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Is there a quick way to prove the completeness theorem (every consistant theory has a model) from the compactness theorem (a theory has a model iff every finite subtheory of it has a model)? Usually the compactness theorem is a very easy result of the completeness theorem, but it can also be proved in other ways (e.g. using Tychonoff's theorem) and I wonder if this provides a "shortcut" to the completeness theorem.

I'm only asking about propositional calculus, but if the same holds for first order logic I'll be happy to hear it as well.

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In the FOL versions both are equivalent to the Ultrafilter Lemma, as well to the Boolean Prime Ideal Theorem. In turn this is exactly Tychonoff's theorem for Hausdorff compact spaces. – Asaf Karagila Apr 9 '12 at 8:21
This is all very nice but without a reference/proof sketch it doesn't help me too much. – Gadi A Apr 9 '12 at 8:30
And that is why I used a comment and not an answer... When I had to teach the compactness theorem for propositional calculus earlier this year I was knee-deep in references. I cannot find any of them right now. I'll post an answer if I have something good. – Asaf Karagila Apr 9 '12 at 8:53

It's clear that the compactness theorem reduces the completeness theorem to its finite case: "if a finite theory is consistent then it has a model".

In the propositional logic case, depending on the proof system you choose, that finite form can be relatively straightforward to prove, because a finite set $F$ of propositional formulas only mentions a finite number of variables, and so there are really only $2^n$ cases to consider where $n$ is the number of variables. Thus, for example, in a tableaux system the tree for a finite set of propositional formulas will be finite. In other proof systems, you might want to use a deductive rule such as $(A \to \phi) \to (\lnot A \to \phi) \to \phi$, applied $n$ times, once for each variable $A$ mentioned by the formulas, letting $\phi$ be $(\bigwedge F) \to \bot$. The point is the make the deduction essentially a proof by cases that considers all $2^n$ rows of a truth table for $F$.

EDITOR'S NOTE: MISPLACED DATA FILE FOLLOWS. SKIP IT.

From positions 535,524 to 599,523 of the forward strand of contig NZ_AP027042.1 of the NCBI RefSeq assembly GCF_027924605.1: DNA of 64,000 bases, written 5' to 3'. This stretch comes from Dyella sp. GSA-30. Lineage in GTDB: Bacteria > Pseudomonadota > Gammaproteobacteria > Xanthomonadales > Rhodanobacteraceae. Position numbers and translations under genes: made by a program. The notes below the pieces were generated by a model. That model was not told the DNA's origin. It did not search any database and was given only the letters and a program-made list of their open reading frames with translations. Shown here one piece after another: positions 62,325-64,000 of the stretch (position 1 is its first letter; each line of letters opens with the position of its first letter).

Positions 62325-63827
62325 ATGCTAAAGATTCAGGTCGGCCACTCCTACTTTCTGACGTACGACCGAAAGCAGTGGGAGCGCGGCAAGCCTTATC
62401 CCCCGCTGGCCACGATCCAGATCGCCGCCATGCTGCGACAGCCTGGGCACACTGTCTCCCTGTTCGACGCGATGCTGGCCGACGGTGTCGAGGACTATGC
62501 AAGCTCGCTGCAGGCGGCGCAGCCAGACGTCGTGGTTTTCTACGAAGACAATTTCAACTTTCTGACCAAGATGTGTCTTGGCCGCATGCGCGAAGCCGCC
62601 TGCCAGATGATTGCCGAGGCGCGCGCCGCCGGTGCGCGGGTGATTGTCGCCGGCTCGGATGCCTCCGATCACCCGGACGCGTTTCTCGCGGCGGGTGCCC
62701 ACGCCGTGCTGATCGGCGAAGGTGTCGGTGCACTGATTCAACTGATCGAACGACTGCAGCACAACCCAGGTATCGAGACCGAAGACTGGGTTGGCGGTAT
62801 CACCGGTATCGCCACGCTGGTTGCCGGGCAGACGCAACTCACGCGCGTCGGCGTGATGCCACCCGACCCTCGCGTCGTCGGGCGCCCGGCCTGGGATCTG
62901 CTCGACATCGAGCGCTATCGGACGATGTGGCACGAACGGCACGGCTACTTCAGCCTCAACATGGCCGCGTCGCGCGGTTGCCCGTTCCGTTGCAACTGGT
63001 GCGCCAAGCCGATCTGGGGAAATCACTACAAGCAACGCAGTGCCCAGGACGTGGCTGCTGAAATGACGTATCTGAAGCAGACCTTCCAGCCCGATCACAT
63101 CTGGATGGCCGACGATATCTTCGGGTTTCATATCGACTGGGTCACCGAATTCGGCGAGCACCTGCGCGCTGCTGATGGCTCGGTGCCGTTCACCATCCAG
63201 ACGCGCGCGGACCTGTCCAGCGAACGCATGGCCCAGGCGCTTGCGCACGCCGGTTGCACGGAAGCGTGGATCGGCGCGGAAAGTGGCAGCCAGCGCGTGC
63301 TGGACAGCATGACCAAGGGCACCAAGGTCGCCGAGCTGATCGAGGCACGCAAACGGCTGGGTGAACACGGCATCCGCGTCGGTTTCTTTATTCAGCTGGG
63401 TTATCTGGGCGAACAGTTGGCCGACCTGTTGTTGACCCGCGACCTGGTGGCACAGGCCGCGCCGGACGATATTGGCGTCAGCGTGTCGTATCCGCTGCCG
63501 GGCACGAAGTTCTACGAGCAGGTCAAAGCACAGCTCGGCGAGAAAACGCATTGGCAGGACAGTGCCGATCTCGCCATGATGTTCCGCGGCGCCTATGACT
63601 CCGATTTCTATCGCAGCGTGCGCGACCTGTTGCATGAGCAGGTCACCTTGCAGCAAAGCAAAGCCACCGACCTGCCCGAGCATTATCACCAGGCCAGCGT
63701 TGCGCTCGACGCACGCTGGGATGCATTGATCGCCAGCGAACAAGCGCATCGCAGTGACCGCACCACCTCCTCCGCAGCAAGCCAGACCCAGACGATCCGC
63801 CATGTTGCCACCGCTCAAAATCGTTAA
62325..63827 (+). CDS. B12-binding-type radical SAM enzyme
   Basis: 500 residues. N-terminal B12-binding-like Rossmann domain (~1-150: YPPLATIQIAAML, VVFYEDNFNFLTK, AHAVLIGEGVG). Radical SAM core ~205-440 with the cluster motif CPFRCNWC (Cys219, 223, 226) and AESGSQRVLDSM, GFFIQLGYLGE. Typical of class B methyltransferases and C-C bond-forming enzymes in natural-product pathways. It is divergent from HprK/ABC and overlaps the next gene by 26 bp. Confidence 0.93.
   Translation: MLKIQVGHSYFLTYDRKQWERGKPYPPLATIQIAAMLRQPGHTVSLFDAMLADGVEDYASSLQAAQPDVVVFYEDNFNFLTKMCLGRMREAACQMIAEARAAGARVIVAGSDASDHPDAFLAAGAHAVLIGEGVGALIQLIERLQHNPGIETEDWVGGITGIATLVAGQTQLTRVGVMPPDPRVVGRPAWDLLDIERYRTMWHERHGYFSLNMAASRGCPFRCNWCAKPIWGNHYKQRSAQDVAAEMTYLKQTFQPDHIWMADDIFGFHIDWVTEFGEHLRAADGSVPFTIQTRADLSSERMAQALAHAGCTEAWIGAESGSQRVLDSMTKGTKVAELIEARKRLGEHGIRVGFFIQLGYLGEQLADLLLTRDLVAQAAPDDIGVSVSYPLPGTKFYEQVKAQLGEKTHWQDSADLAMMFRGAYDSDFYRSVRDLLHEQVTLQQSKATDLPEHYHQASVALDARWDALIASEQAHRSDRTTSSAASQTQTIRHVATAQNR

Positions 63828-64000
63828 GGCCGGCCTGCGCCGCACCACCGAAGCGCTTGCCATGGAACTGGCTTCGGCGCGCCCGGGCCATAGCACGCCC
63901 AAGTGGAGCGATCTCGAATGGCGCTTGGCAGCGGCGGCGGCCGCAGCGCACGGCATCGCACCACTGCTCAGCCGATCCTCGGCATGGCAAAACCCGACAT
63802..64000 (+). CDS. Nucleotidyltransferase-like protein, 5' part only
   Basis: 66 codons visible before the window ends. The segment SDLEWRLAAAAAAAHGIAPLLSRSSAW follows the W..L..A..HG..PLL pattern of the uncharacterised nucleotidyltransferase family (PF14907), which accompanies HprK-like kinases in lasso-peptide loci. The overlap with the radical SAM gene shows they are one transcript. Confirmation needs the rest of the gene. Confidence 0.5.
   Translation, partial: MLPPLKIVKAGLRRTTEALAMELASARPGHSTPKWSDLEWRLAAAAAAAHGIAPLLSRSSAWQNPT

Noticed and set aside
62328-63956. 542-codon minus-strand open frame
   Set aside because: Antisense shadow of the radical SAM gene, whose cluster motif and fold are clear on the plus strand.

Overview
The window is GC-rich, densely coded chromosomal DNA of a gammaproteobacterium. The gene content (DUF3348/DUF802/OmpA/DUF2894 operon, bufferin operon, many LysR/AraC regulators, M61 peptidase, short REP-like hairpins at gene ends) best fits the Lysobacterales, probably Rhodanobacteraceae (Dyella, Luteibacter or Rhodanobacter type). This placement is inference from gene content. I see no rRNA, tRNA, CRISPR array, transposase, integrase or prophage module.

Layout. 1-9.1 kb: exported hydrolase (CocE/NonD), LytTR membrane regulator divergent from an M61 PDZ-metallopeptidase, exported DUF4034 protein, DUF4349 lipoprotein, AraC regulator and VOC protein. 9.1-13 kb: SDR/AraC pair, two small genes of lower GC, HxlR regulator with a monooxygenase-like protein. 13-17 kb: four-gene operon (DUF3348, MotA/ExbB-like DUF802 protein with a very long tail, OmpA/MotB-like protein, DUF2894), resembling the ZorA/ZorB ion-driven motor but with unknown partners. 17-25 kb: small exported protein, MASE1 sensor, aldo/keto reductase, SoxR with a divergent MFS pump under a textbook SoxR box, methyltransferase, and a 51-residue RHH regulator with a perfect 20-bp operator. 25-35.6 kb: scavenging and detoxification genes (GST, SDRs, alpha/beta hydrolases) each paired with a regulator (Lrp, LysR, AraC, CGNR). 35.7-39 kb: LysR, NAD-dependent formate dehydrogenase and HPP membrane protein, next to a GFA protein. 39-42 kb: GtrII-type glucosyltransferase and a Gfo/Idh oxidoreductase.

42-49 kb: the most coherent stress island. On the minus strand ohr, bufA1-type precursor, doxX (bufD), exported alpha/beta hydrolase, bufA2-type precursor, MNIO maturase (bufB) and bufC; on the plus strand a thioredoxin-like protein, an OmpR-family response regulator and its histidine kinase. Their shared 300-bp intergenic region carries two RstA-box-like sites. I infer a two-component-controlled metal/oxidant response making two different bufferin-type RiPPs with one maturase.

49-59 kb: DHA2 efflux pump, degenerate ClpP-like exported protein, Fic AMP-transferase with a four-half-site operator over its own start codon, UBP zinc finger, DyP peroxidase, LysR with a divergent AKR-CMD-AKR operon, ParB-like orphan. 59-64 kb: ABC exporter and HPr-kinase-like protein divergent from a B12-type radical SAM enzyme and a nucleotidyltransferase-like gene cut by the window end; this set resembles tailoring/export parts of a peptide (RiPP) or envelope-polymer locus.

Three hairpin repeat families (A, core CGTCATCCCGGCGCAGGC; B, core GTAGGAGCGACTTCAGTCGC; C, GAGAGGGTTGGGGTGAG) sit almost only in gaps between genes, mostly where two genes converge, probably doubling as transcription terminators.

This method does not work as well for first-order logic because, even if a theory has only a finite number of formulas, there are usually infinitely many terms to worry about. For example, in the tableaux setting, the tree can be infinite even if the theory is finite.

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Here's a sketch of a proof you can find in R. Buss's "An introduction to proof theory". The interesting thing about it is that it's direct, in the sense that it doesn't create a model for a consistent theory but rather prove that logical consequence implies provability.

You want to prove that $\Gamma\models\phi$ then $\Gamma\vdash\phi$. Let's assume that $\Gamma\models\phi$. Using compactness this implies that a finite subset of $\Gamma$, $\{\psi_1,\ldots\psi_n\}\models\phi$, or equivalently $\models\psi_1\to(\psi_2\to\ldots(\psi_n\to\phi)\ldots)$. Hence you just need that tautologies are provable.

To show that, first you prove that given $\phi$, and $p_0,\ldots,p_n$ the atoms of $\phi$, if $f:n+1\to 2$ then $$(\lnot)^{f(0)}p_0,\ldots,(\lnot)^{f(n)}p_n\vdash\phi\textrm{ or } (\lnot)^{f(0)}p_0,\ldots,(\lnot)^{f(n)}p_n\vdash\lnot\phi$$ (where $(\lnot)^1=\lnot$ and $(\lnot)^0$ is nothing). You can do this by induction on the complexity of $\phi$, given some simple provable statements about connectives.

Now observe that if $\Gamma,\sigma\vdash\chi$ and $\Gamma,\lnot\sigma\vdash\chi$ then $\Gamma\vdash\chi$. Given a tautology $\phi$, by soundness you have that for every $f:n+1\to2$ it is the case that $(\lnot)^{f(0)}p_0,\ldots,(\lnot)^{f(n)}p_n\vdash\phi$. Then using the above remove the propositional atoms one by one to reach that $\vdash\phi$.

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This is a much better explanation of the $(A \to \phi) \to (\lnot A \to \phi) \to \phi$ technique I mentioned in the the answer I posted. – Carl Mummert Apr 9 '12 at 12:41
I am sorry, what does $f : n + 1 \to 2$ mean? – Daniil Apr 9 '12 at 12:49
@Daniil: it means that $f$ is a function from $\{0, \ldots, n\}$ to $\{0,1\}$. It is common in some areas to identify a natural number with the set of strictly smaller natural numbers. – Carl Mummert Apr 9 '12 at 13:25
@CarlMummert, ah, makes sense, thanks. – Daniil Apr 9 '12 at 15:07

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